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Vietnam releases two Nigerians isolated for Ebola tests



Vietnam has released two Nigerians isolated after arriving from west Africa with fevers, saying they show no symptoms of the deadly Ebola virus.

Ebola test results for the pair are not yet known but the health ministry said their condition had improved.

"After 24 hours of monitoring, the two patients were without fever, showing no abnormal signs or symptoms related to Ebola," it said in a statement released late Wednesday.

The two men will be put under "community surveillance" for three weeks from the date they left the affected area, the ministry said.

Airline passengers sitting next to the pair -- who travelled to Vietnam on Monday from Nigeria via Qatar -- have also been advised to monitor their health conditions.

Vietnam has introduced mandatory temperature checks at its two major international airports in Hanoi and Ho Chi Minh City in a bid to prevent passengers bringing the deadly virus into the country.

According to the World Health Organisation, the latest official toll from Ebola has jumped 106 in two days to 1,350 dead, with the bulk of cases in Liberia, Guinea and Sierra Leone.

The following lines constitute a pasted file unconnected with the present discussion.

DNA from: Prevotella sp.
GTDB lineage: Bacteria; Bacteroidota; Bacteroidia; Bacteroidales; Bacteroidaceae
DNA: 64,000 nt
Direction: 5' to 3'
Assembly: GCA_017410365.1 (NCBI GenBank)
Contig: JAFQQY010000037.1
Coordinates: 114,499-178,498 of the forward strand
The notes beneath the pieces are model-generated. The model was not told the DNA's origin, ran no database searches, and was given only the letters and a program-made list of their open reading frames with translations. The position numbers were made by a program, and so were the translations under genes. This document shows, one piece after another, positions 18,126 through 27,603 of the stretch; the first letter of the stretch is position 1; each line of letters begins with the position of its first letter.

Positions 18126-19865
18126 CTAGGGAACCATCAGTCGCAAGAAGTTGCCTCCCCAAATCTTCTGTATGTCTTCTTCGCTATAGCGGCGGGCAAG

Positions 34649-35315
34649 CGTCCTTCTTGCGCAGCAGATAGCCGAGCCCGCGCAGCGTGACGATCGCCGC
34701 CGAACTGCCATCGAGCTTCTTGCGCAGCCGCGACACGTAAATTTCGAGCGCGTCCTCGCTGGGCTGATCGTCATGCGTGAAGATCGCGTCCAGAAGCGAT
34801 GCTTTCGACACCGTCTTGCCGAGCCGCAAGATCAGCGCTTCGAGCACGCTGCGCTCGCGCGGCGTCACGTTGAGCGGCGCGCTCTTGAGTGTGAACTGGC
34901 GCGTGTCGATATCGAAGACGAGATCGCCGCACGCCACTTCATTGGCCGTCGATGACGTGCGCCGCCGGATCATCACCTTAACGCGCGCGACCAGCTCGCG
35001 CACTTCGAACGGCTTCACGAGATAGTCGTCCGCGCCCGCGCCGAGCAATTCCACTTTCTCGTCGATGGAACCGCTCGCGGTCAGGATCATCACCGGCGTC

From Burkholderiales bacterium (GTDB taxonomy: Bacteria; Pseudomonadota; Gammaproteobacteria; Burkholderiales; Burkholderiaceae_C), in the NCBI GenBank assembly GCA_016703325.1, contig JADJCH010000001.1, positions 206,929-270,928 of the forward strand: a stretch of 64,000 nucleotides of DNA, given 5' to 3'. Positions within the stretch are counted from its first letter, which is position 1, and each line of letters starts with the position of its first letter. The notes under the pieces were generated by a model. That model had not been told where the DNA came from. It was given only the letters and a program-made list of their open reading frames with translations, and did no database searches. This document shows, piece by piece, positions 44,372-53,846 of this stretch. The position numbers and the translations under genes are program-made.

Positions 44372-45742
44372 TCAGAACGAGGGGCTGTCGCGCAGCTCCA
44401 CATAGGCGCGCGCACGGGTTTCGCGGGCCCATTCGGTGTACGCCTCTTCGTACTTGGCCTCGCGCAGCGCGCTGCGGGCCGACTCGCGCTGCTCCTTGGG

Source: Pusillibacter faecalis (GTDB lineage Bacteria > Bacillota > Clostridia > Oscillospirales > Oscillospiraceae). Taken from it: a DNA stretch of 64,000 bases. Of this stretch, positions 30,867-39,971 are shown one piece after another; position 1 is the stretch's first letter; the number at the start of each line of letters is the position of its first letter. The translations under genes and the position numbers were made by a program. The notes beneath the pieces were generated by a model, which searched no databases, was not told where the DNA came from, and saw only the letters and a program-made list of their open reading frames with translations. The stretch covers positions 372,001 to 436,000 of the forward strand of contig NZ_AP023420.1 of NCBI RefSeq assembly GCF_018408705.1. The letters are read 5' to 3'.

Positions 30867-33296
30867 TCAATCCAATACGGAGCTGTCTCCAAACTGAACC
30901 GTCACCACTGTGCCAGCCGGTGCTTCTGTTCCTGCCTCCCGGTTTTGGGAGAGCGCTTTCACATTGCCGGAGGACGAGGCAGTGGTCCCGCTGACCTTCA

In Myanmar a local man is still undergoing tests after arriving from Guinea with a fever.

In a statement on Thursday, Myanmar's ministry of information said the man was found to be suffering from malaria.

"After he was given treatment for malaria, his health condition has improved this morning," it said, adding that authorities still planned to send samples to India for Ebola testing.

The state-backed New Light of Myanmar newspaper said the 22-year-old man, who is being kept in isolation in a Yangon hospital, had worked in Guinea and Liberia for 13 months.

Four people who accompanied him from the airport to the hospital are also being monitored, although they do not have symptoms.

The report said health officials are screening people for fever at points of entry to the country and authorities had disinfected the plane that the man was travelling in, as well as parts of Yangon's international airport.

Myanmar's medical system is chronically under-funded and ill-equipped after years of junta rule, which came to an end in 2011.

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